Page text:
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Powell speaks at national event

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By Special to The Banner

Trimble County High School graduate and current Union County, Ky., Superintendent Joshua Powell recently spoke at the National School Board Association meeting in San Francisco.  During his presentation, Powell said school turnaround can happen in any district with the support of a proactive board regardless of size, demographics or location. 

Powell offered further insight by adding he believes a progressive board with an intense focus on improving student achievement and a collaborative relationship with the superintendent are key in turning around low-performing districts
Kentucky School Board Association Executive Director Bill Scott supported Powell’s belief in the power of the Superintendent-Board relationship.

“In the past decade, multiple studies have documented the critical difference the board team (superintendent and board members) can make when focusing on the same priorities,” Scott said.
 
Powell was invited to present at the NSBA conference because of the phenomenal results his district has shown in increasing student achievement over the last three years.
Union County school board member Lynda Jackson was also in attendance at the Turnaround Schools session.

“I know where other districts are coming from,” commented Jackson, “because that was us just three years ago. Our students were not challenged with rigorous classes and we were not preparing them for the next level.  Unfortunately, I know firsthand, because I have two sons, both Governors’ Scholars, who sometimes struggle in their college courses.”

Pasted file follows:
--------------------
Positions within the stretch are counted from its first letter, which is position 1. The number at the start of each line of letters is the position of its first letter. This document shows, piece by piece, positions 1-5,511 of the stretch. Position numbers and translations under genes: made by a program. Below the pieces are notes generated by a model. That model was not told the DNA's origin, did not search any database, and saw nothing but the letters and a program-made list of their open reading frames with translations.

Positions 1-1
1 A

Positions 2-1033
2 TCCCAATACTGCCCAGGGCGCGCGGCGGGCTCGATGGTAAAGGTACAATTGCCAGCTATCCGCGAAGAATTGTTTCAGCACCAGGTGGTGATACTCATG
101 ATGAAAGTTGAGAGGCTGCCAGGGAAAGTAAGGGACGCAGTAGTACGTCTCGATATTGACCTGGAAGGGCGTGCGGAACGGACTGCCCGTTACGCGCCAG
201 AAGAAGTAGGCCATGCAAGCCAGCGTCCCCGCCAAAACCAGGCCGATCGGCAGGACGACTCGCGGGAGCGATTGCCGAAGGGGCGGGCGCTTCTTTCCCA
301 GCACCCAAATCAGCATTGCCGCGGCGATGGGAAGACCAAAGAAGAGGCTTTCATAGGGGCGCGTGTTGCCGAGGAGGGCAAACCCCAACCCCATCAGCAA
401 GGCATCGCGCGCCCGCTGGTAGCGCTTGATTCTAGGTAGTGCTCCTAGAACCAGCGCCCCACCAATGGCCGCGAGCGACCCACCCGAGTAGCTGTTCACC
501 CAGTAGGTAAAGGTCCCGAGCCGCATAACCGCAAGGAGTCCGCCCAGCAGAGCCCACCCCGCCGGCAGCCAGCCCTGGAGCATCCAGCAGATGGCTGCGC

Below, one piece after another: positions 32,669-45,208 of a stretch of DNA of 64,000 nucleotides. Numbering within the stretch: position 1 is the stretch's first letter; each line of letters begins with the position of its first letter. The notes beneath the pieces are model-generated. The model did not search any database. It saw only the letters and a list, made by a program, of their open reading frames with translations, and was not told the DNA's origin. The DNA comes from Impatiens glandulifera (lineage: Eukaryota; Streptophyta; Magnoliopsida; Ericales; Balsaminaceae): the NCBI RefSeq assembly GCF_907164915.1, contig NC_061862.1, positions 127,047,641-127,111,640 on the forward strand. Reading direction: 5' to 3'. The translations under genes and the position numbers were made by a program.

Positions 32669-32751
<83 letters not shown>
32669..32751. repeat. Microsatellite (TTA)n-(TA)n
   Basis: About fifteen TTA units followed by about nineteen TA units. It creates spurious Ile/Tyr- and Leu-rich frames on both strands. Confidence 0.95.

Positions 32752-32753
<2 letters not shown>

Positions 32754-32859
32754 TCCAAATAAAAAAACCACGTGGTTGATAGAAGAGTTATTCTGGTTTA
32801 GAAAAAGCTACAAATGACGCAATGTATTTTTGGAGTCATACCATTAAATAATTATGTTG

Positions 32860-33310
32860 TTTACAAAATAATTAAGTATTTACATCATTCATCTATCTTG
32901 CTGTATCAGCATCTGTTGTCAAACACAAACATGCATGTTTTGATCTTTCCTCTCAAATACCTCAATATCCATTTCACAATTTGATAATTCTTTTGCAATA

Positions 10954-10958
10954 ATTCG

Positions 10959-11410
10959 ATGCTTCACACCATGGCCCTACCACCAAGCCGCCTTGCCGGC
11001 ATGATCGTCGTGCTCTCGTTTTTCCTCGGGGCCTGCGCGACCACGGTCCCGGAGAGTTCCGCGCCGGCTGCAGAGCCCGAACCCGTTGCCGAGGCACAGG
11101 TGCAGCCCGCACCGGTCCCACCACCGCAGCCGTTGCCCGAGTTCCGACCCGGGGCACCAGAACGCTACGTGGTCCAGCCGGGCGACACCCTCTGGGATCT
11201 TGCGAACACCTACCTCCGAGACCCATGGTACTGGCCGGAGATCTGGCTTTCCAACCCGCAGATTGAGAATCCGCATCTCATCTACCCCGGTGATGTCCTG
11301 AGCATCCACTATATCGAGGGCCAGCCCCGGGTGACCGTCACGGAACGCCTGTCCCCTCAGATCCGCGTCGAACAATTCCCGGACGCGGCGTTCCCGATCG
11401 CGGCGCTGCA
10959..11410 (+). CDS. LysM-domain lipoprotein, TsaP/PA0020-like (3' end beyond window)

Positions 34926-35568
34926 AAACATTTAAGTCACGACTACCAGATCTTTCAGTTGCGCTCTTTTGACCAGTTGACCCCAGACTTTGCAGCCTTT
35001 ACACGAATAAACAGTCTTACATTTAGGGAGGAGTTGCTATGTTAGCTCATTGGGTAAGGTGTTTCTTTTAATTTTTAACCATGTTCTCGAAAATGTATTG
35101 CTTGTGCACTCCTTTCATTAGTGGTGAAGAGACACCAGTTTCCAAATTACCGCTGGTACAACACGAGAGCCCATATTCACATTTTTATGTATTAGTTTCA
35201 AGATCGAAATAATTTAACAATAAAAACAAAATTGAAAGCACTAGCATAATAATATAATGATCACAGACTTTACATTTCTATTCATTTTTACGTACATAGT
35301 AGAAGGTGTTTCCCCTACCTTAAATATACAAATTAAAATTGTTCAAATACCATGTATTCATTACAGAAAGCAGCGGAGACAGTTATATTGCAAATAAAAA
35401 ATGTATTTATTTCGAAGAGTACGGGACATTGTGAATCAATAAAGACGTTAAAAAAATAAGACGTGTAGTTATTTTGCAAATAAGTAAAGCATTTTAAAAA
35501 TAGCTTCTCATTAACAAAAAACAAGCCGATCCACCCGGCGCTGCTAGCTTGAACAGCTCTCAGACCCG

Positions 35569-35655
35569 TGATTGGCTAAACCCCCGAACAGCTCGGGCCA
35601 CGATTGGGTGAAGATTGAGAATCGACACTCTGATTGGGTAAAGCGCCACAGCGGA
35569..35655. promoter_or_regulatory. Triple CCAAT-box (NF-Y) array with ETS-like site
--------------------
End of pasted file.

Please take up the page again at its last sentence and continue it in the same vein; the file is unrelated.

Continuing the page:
“In the presentation at the NSBA Conference, Superintendent Powell discussed several of the strategies used to improve the performance of the district’s schools and students,” Scott said. “Perhaps the most powerful of these strategies was setting clear and high expectations.  When administrators, teachers, and students all realized that mediocrity was no longer acceptable and that they were both expected and capable of performing at higher levels, it was amazing what happened.  The remarkable improvements in Union County’s test scores are a testimony to what can happen when district leaders set clear and high expectations and then hold the system accountable for meeting them.”

With our nation facing educational peril and the need for disruptive innovation to bring about real change, districts cannot afford to fail our students.  This need for drastic change in our lowest performing schools demands collaborative decision making by all stakeholders, especially local boards of education.

This sentiment was expressed by Powell: “The only way our district achieved such remarkable gains is attributable to the shared vision and support from our local Board.  As superintendents, we often get confused about support and equate it to total agreement, which it is not.  In my opinion, a local school board’s role is to provide insight and different perspectives to a leader that is entrenched in a very complex system.  I have learned that superintendents must continuously foster this essential partnership.  I absolutely believe our district would have failed to achieve these extraordinary gains without our local Board of Education leading the way.”

During the session, Powell also shared Union County’s Turnaround Model which includes the use of formative assessment, the district’s Department of Student Achievement, and a balanced accountability system.

Powell led attendees through the Union County formative assessment framework and shared the district’s gains in student achievement for the last three years.  Powell stressed to attendees that data gained from formative assessment is only valuable when it drives instruction.

Biloxi, Miss.,  Superintendent Tisdale agreed, “In this age of accountability, administrators and principals must look at data and examine it to see what it tells us to do in the classroom.”